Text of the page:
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Arena (St. Louis) - April 15, 1977

  • The Song Remains The Same, (The Rover intro) Sick Again, Nobody's Fault But Mine, In My Time of Dying, Since I've Been Loving You, No Quarter, Ten Years Gone, Battle of Evermore, Going to California, Black Country Woman, Bron-Y-Aur Stomp, White Summer ~ Black Mountainside, Kashmir, (Out On the Tiles intro) Moby Dick, Jimmy Page solo, Achilles Last Stand, Stairway to Heaven. (no encore)
srapallo's picture
on September 22, 2007 - 7:44pm
Rate this show: 
Average: 4.4 (83 votes)
April 15, 1977
St. Louis
MO
United States
us
Setlist: 

The Song Remains The Same, (The Rover intro) Sick Again, Nobody's Fault But Mine, In My Time of Dying, Since I've Been Loving You, No Quarter, Ten Years Gone, Battle of Evermore, Going to California, Black Country Woman, Bron-Y-Aur Stomp, White Summer ~ Black Mountainside, Kashmir, (Out On the Tiles intro) Moby Dick, Jimmy Page solo, Achilles Last Stand, Stairway to Heaven. (no encore)

Note: 
77 programme

Click here to view the US '77 Tour Programme (flipbook)

Press Review: St Louis: “we aren’t going to mess around – we’re just going to play,” a serious Robert Plant promised the capacity house who’d gathered in the 20,000 seat arena to witness the phoenix-like return of Led Zeppelin to the stage from what Plant euphemized as their “physical interlude” – the forced hiatus that resulted from the critical injuries he suffered in an auto accident during the summer of 1975.

It was obvious from his comment, made two songs into the programme, that Zeppelin weren’t interested in tea and sympathy, but rather in defending their supergroup status which, as they well knew, was sorely in need of it in St Louis after their sorry past performances in this city.

Indeed, while they had been, as usual, nearly an hour late in starting, the openers, The Song Remains the Same and a tough, angry version of Sick Again, had offered considerable proof that they meant to keep their lead singer’s word. And as if to further confirm it, there already a broken string hanging down from Jimmy Page’s tortured double-neck.

But it was not until they were successfully done with the metallic blues of their next song, Nobody’s Fault But Mine, that Plant himself (whose stint on harmonica had been Fault’s special treat) seemed fully satisfied they would live up to his commitment.

“It looks like it’s going to be a good one, he righty, if cautiously surmised, and they quickly moved ahead to In My Time of Dying – It’s challenging breaks, and Page’s bottleneck leads and Plant’s woeful wails all most impressively executed. But should there happen to have been any yet-remaining doubts in anyone’s mind as to Zeppelin’s fitness, the soul wrenching dealt by Since I’ve Been Loving You could not help but have dispelled them completely.

Plant’s purgative, bleeding cries – so reminiscent of Janis Joplin – and the taunting, almost brutal exchange between his voice and the instruments brought the concert to its first of several climaxes. That there had been a deep-down change in this group was now impossible not to recognize; one could only presume the vicarious effects of Plant’s ordeal had served to turn Led Zeppelin inside out. More than making statements, their music was asking questions, to such an extent that most of the songs sounded as if they were ended on the interrogative (as opposed to carelessly open ended).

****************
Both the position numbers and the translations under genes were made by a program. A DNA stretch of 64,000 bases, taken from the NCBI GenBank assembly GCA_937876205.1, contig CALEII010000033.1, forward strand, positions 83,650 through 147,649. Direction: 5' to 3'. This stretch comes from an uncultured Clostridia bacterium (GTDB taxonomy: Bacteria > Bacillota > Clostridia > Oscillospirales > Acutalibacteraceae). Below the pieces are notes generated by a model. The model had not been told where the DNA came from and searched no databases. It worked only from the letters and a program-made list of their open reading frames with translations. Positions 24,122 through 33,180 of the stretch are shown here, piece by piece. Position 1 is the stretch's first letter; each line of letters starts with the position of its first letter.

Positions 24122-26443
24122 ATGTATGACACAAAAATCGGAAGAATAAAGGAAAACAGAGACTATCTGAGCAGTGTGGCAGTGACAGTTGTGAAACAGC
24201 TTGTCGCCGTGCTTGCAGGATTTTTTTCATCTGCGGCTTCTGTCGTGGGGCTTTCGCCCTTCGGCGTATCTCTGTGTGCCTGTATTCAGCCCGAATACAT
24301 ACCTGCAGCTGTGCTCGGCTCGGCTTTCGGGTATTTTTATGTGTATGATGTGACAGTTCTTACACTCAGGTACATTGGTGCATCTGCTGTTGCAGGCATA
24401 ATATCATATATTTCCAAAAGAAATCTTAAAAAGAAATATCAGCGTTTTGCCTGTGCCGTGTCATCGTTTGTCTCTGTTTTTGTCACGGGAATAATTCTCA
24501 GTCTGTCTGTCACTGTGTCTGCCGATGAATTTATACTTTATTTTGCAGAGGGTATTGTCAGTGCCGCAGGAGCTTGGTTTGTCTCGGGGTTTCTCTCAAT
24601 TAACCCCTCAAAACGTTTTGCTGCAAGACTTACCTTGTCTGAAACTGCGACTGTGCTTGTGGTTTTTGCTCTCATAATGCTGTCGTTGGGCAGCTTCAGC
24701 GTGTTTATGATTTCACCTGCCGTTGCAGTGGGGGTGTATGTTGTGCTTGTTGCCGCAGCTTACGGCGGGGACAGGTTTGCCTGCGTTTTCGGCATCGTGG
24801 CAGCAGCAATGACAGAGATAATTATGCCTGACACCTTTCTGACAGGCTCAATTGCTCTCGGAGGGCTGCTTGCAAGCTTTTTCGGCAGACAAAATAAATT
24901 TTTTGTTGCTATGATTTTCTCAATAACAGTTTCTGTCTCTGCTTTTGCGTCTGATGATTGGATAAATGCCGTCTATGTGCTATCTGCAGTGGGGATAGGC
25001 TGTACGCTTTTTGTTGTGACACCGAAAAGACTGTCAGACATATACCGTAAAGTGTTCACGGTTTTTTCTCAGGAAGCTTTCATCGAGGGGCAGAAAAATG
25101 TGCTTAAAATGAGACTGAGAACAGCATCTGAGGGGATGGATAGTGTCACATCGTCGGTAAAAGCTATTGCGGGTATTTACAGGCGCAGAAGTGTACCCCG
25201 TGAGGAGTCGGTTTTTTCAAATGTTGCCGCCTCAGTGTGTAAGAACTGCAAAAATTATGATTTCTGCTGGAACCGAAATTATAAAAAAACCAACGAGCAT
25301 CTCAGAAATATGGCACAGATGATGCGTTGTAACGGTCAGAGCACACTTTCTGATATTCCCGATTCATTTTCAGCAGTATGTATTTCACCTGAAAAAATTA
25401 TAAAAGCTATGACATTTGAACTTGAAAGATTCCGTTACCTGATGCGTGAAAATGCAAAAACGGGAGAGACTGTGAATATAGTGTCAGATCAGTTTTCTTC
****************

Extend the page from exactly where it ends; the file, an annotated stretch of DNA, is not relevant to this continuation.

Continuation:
There was absolutely nothing to deny their purposefulness – no smugness, no sloppiness, and no more holding back. Just an apparent all-out effort on the part of each man to make Led Zeppelin the best and most significant rock band in the world. (MM/ P. Dewing | April 1977)

Notes: 
77 programme

Click here to view the US '77 Tour Programme (flipbook)

Robert Plant's opening comment to the sweltering crowd: "Welcome to the sauna".

Press Review: St Louis: “we aren’t going to mess around – we’re just going to play,” a serious Robert Plant promised the capacity house who’d gathered in the 20,000 seat arena to witness the phoenix-like return of Led Zeppelin to the stage from what Plant euphemized as their “physical interlude” – the forced hiatus that resulted from the critical injuries he suffered in an auto accident during the summer of 1975.

It was obvious from his comment, made two songs into the programme, that Zeppelin weren’t interested in tea and sympathy, but rather in defending their supergroup status which, as they well knew, was sorely in need of it in St Louis after their sorry past performances in this city.

Indeed, while they had been, as usual, nearly an hour late in starting, the openers, The Song Remains the Same and a tough, angry version of Sick Again, had offered considerable proof that they meant to keep their lead singer’s word. And as if to further confirm it, there already a broken string hanging down from Jimmy Page’s tortured double-neck.

But it was not until they were successfully done with the metallic blues of their next song, Nobody’s Fault But Mine, that Plant himself (whose stint on harmonica had been Fault’s special treat) seemed fully satisfied they would live up to his commitment.

“It looks like it’s going to be a good one, he righty, if cautiously surmised, and they quickly moved ahead to In My Time of Dying – It’s challenging breaks, and Page’s bottleneck leads and Plant’s woeful wails all most impressively executed. But should there happen to have been any yet-remaining doubts in anyone’s mind as to Zeppelin’s fitness, the soul wrenching dealt by Since I’ve Been Loving You could not help but have dispelled them completely.